Adjustments, homecourt give Blazers hope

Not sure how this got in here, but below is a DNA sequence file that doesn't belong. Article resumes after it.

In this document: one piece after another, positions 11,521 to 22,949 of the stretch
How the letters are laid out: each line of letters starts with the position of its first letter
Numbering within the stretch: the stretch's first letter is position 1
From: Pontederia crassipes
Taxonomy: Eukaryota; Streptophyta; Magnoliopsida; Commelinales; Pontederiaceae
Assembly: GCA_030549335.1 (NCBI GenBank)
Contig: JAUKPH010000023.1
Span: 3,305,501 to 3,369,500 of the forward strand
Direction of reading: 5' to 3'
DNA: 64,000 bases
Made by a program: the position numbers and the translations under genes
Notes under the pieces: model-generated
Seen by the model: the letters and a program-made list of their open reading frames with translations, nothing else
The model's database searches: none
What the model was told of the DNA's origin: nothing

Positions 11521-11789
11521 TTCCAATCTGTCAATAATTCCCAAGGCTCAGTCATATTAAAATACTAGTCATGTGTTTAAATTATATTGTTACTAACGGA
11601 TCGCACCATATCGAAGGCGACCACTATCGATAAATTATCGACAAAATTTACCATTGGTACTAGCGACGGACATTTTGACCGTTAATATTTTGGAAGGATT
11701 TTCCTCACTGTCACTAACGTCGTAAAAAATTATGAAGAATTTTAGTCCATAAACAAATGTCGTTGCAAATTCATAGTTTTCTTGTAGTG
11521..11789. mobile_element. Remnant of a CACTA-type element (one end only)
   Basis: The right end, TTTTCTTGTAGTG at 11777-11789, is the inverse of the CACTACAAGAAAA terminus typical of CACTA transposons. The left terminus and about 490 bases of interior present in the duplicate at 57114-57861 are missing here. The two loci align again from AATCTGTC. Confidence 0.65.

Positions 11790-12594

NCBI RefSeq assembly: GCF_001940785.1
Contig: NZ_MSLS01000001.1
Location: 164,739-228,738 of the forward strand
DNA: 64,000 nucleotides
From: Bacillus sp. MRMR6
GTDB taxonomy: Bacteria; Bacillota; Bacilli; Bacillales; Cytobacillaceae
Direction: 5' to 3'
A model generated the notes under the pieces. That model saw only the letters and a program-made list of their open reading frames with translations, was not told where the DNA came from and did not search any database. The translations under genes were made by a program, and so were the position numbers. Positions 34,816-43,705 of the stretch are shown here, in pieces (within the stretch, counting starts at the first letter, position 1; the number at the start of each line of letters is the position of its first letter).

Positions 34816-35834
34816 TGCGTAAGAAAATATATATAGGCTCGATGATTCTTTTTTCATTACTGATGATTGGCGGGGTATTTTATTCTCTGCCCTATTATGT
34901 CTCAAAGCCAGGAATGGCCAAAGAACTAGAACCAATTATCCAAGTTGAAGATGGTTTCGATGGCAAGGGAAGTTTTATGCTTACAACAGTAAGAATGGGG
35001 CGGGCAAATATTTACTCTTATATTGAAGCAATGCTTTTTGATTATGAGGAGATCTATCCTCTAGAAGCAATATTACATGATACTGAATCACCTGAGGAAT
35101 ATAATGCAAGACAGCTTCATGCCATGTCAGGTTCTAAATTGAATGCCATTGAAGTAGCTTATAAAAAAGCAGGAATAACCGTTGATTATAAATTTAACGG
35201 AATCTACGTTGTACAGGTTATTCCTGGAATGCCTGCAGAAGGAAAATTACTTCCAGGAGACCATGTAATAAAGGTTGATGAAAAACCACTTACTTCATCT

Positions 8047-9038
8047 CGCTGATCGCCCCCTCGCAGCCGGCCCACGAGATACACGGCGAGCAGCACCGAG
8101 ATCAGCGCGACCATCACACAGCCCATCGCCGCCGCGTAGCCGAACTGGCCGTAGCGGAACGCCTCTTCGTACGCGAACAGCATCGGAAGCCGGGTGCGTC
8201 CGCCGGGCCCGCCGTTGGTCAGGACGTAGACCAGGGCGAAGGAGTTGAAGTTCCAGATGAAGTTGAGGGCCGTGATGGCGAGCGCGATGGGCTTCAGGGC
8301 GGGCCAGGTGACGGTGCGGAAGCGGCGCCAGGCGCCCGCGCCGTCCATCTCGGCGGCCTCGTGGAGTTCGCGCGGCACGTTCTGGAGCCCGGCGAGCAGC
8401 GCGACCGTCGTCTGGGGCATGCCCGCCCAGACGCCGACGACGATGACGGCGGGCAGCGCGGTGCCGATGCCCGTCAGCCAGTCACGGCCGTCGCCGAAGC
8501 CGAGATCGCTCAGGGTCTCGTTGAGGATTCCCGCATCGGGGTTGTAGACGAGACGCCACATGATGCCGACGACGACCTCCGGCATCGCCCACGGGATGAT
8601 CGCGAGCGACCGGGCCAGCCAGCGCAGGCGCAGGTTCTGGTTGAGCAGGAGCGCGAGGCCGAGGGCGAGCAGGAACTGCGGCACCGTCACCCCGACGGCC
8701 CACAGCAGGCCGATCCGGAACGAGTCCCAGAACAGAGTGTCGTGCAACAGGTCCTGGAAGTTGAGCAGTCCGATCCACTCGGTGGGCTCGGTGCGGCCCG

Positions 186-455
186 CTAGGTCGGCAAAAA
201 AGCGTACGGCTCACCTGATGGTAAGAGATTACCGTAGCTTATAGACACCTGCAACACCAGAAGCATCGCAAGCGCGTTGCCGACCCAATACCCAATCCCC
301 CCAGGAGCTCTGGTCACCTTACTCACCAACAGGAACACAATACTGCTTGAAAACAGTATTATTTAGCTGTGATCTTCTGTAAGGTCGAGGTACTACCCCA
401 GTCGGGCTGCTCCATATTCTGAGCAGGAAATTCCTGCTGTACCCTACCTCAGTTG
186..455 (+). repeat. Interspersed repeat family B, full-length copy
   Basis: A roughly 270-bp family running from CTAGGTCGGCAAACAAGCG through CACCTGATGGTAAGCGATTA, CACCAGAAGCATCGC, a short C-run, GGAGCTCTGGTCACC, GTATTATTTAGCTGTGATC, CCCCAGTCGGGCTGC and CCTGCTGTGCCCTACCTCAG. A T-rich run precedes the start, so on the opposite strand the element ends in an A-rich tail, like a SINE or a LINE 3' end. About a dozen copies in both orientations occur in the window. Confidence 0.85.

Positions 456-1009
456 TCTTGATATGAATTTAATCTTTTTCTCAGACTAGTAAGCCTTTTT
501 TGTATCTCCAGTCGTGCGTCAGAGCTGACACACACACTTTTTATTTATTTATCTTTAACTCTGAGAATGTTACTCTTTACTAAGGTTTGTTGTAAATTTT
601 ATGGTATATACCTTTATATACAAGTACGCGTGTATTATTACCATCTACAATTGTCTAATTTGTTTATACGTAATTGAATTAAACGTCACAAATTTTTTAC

Rick Carlisle was winding up his postgame news conference after Dallas’ Game 2 victory over Portland Tuesday night at American Airlines Center when he made a remark that hit home with me. “A lot of this game comes down to the situations where you have seven or eight seconds on the clock and you have to make a play, or you have to get a stop while the opponent is trying to make a play,” the Mavericks coach said. “Often times, that’s where games are decided. I don’t know what the ratio was tonight, but I’m thinking it was pretty good in our favor.” Well, yes. Dallas has Dirk Nowitzki, and when the game’s on the line, the German giant delivers. He scored 18 of his 28 points in the fourth quarter of the opener, then tallied 14 of his 33 in the final period of Game 2. The Blazers used to have a leader like that — Brandon Roy. But Roy is struggling now, with his knees, his game and his confidence. He has been a non-factor in the first two games of the series, scoring two points on 1-for-8 shooting, and it’s unrealistic to think that things will change when the Blazers play host to the Mavericks tonight in Game 3 at the Rose Garden. LaMarcus Aldridge has been terrific in the first two games, averaging 25.5 points and 8 rebounds. Andre Miller has been good, too, averaging 18.0 points, 7 assists and 5 rebounds with three turnovers in 82 minutes while battling uncanny Dallas veteran Jason Kidd on the perimeter. Gerald Wallace and Wesley Matthews came to the party Tuesday after ineffective openers, and Marcus Camby and Nicolas Batum are weapons that will produce through the rest of the series. All is not lost. The No. 3-seeded Mavericks held serve at home, winning the first two games. As Miami coach Erik Spoelstra said Tuesday, “a series doesn’t really start until a team wins on an opponent’s homecourt.” The Blazers were 31-10 at the Rose Garden during the regular season. The crowd there provides as big a homecourt advantage as there is in the NBA. “We’ll go home, get our crowd behind us, which will inspire us to have more energy, and guys will play better,” Aldridge theorized. Dallas won the first two meetings during the regular season, both at American Airlines Center. Portland won the final two matchups, both at the Rose Garden. That was Nate McMillan’s message to his players after Game 2. “It’s like the regular season,” the Portland coach said. “We lost both games (in Dallas); we won both games at home, which is what we need to do. It’s not over. We need to win both of the games in Portland.” The Blazers must do a better job defending the 3-point line. In the two games, Dallas is 18 for 38 (.474) from beyond the arc. A lot of that comes from the pick-and-roll, with Kidd (9 for 16) or Peja Stojakovic (7 for 14) stepping out after the screen. “We know this is a good 3-point shooting team,” McMillan says. “We didn’t double-team as much because of that. The ball is getting to the paint, which is forcing the defense to collapse, and we’re losing these guys at the 3-point line. “They are attacking our (center), and running what we call a ‘rub.’ We try to keep our big in the paint, and … our guards are getting nailed on screens. It’s becoming one-on-one with our bigs, and their guards are making shots. We’re going to have to make adjustments with that set.” That’s just one adjustment McMillan must make in order for the Blazers to get back into the series. It can happen, though. It may happen tonight.